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I'm willing to admit I may be incorrect. It's been over 20 years since I last taught English 100 or substituted in a local high school, junior high school, or middle school English/language arts class.

But your recent lead story title "Water's for Fighting" (Sept. 19) left me befuddled. I further admit that due to a time crunch, I have not yet read the article. I can't figure out if Mr. Scott-Goforth's title meant "water is for fighting," or was he somehow indicating that fighting belongs to water, or water belongs to fighting? I'm sorry, but unless something has changed, that looks wrong to my eye (and yes, my style manuals are from the era during which I was teaching, and my Strunk and White is not at hand, so if there has been an update in the arena of apostrophe usage, I missed it).

I did not feel compelled to comment until reading the current Media Maven (Sept. 26), and seeing the same phenomenon. Ms. Pike claims her "background's in print journalism." She later goes on to say "Eureka's TV audience" in one paragraph, indicating the viewing audience belonging to or residing in Eureka. In the next paragraph she says "Eureka's not even..." to mean "Eureka is not even..." She wants to have her grammatical cake and eat it, too.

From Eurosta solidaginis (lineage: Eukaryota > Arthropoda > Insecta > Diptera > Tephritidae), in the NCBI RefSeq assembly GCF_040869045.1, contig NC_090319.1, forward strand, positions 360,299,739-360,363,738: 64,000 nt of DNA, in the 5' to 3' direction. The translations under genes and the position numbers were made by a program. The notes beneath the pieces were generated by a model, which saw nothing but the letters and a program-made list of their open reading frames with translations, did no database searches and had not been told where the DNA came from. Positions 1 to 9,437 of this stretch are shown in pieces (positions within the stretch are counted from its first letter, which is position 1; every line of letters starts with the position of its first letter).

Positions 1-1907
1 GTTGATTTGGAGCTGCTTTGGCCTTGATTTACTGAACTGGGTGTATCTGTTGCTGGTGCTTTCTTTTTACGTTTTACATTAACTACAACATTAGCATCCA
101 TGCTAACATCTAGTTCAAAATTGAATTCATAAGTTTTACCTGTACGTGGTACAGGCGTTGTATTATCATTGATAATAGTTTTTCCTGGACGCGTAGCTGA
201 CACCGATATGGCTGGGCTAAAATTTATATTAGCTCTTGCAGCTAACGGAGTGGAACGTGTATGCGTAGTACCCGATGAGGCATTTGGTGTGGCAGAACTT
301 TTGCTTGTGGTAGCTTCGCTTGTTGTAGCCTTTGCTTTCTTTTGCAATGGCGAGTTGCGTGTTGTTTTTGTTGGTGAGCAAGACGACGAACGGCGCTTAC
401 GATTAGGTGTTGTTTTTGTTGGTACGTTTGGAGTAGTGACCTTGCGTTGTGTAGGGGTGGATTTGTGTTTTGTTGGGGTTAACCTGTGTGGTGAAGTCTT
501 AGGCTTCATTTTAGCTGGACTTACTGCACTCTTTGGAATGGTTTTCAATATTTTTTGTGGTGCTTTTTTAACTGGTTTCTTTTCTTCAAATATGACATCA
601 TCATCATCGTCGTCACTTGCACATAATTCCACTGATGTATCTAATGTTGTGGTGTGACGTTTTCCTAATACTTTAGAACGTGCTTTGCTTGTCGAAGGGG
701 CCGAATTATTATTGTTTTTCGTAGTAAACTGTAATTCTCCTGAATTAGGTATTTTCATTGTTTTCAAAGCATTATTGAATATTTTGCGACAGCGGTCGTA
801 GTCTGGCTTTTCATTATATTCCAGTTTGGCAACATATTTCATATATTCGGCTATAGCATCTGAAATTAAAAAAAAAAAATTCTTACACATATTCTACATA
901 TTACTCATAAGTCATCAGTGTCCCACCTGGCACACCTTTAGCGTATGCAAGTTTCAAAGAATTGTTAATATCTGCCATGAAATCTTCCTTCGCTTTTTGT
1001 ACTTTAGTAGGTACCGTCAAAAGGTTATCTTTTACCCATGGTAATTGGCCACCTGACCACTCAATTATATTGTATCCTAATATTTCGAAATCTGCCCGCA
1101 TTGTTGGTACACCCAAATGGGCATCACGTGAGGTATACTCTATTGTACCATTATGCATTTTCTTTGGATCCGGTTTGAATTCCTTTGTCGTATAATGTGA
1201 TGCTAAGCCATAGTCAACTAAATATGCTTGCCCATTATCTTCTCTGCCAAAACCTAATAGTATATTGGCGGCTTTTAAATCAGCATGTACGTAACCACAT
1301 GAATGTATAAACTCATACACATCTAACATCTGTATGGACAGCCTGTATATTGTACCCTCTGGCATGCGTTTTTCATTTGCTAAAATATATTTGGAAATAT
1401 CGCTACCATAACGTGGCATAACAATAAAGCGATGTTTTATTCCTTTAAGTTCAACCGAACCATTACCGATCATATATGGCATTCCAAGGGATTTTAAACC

Why not just say "is" where appropriate? What is so terrible, so difficult, so painful about using the full two-letter word? I realize this use of the apostrophe is an attempt to have the written word mimic the manner in which we speak. It's folksy. Let's drop the 'g' in a few words, too, since that's what it sounds like when we talk.

As a matter of fact, maybe we should write the entire edition in text lingo. Think of all the paper we would save if we would stop spelling out all these pesky words.

Barbara A. Boerger, Eureka

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